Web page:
Schooling focuses on golds, rather than records
He's tiring, but Schooling's still in the mood to win
He's been given many nicknames, almost all of them reflecting his prowess in the pool.
While Asian Games champion Joseph Schooling has set record-breaking times en route to winning four golds in as many events over the past two days at the SEA Games, he proved yesterday that he is human, after all.
The 19-year-old University of Texas undergraduate won the men's 100m butterfly and was part of the 4x100m men's freestyle relay winning team last night at the OCBC Aquatic Centre, but the bright and cheery grin that greeted the crowd earlier in the week had given way to a weary smile, almost in disappointment.
Part of the disappointment came from the fact that he had wanted to post world-class times in his two best events - the 100m and 200m butterfly.
His 52.13sec effort in the 100 fly was good enough to break his Games record of 52.67 set in 2013, but it failed to rewrite his national record of 51.69, set at the Commonwealth Games last year.
While he bettered the 2016 Rio Olympics 'A' qualifying mark of 52.36, his time ranked him 20th in the world this year.
Said Schooling: "I am tired, I had six events in three days, racing at a high level with a lot of stress, so 52.13 is not that bad.
"It's all about the gold medals now, my times are really irrelevant right now, they will be more important at the world championships (July 24 to Aug 9) but, right now, I have the luxury of not performing at my best and being fortunate enough to pull off the gold medals."
In the final event of the night, Schooling led off the Singapore relay quartet with a stunning opening 100m, setting the stage for a Games record-breaking time of 3min 19.59sec.
National swim coach Sergio Lopez, who used to nurture Schooling at the Bolles School in the United States, said that the fact that the swimmer did not fully taper for the SEA Games contributed to the fatigue.
Said Lopez: "At the end of the day, the most important thing for him is to win the golds.
"If you looked at the guys from the other relay teams, they were still a second slower than Joseph, so I think he's fine."
Schooling has won all six events he's competed in so far, and will be in action tonight in the men's 50m butterfly and the 200m individual medley, before ending his SEA Games campaign with the men's 4x100m medley relay tomorrow.
The 2012 Sportsman of the Year said: "I am still going to do those events. I will have a good night's sleep today and do the 50m fly and the 200m IM tomorrow, so I am going to try to get tomorrow over and done with, and hopefully win those two events.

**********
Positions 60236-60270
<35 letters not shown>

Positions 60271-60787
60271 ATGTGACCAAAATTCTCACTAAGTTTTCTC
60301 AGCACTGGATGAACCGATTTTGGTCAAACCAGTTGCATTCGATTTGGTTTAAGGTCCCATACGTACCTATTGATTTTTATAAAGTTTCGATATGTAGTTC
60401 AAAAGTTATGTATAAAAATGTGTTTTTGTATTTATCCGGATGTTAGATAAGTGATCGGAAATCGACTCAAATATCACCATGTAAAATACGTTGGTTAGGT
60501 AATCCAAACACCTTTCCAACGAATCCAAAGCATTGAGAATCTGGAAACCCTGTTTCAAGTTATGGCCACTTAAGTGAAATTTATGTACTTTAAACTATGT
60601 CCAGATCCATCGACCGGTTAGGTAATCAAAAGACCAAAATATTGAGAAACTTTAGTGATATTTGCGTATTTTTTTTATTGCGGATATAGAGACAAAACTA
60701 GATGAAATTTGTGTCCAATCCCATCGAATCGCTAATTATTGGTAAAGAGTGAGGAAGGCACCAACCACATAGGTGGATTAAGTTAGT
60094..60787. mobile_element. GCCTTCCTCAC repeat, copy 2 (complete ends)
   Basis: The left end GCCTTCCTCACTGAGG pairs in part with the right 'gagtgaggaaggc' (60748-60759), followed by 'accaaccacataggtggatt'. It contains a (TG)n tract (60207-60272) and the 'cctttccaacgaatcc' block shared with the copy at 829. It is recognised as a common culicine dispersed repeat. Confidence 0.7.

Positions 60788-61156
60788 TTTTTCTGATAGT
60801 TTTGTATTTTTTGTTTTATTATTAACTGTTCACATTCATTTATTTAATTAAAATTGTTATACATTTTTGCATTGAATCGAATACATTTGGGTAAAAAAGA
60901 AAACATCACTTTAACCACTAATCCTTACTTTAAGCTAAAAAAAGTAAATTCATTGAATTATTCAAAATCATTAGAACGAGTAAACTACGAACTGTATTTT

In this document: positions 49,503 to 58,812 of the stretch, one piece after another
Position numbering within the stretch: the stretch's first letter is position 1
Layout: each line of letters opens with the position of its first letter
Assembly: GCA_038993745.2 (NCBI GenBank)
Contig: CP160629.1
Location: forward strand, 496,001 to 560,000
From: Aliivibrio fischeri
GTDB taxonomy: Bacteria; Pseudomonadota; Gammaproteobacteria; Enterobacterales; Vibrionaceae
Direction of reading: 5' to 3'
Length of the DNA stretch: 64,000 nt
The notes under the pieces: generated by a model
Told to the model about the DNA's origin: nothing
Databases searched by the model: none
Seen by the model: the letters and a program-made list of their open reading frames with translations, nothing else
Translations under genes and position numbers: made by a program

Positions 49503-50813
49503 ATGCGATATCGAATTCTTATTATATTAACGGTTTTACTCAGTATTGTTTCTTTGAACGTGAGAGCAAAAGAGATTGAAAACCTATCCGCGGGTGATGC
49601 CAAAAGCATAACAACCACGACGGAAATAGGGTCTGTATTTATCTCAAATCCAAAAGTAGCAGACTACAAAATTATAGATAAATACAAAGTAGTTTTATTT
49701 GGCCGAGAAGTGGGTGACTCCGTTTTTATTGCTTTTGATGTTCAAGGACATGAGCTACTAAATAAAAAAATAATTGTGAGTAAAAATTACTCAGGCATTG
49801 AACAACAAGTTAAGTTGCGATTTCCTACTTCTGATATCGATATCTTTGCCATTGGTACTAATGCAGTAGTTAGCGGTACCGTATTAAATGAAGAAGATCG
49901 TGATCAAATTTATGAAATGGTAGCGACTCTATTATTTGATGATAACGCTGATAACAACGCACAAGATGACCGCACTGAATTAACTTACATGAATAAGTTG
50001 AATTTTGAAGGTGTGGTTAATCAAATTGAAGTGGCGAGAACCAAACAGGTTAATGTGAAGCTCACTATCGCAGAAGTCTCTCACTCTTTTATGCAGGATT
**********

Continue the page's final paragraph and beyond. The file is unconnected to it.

"And once I hit my last event, a relay, then everything's done."
Another relay, another win
It was a race the nation's swimming teams have won five consecutive times, since the 2005 South-east Asia (SEA) Games in the Philippines.
Last night, the quartet of Joseph Schooling, Clement Lim, Danny Yeo and Quah Zheng Wen kept Singapore's winning streak going in the men's 4x100m freestyle relay at the OCBC Aquatic Centre, clocking a Games and national record time of 3min 19.59sec.
The old Games mark of 3:21.74 was set in 2013, while the same quartet clocked the old national record of 3:20.98 at the Commonwealth Games last year.
The gold was also the Republic's 15th in the sport at this Games.
It was ultimately a race against the clock for Schooling and Co., with Malaysia about six seconds behind in second (3:25.55) and Thailand claiming bronze in 3:25.92.
Quah, 18, who claimed his second gold of the night after victory earlier in the 400m individual medley, said: "The home crowd really gave us the encouragement we needed; the cheering and support was crazy and it fired us up.
"We swam our hearts out for Singapore."
National coach Sergio Lopez was delighted that the quartet had broken the 3min 20sec barrier.
The American said: "We had three guys doing 49-second swims and it was a great step moving forward. I think Danny swam really well given that he has been sick the last few days and still recovering.
"He should do better tomorrow."
- LIM SAY HENG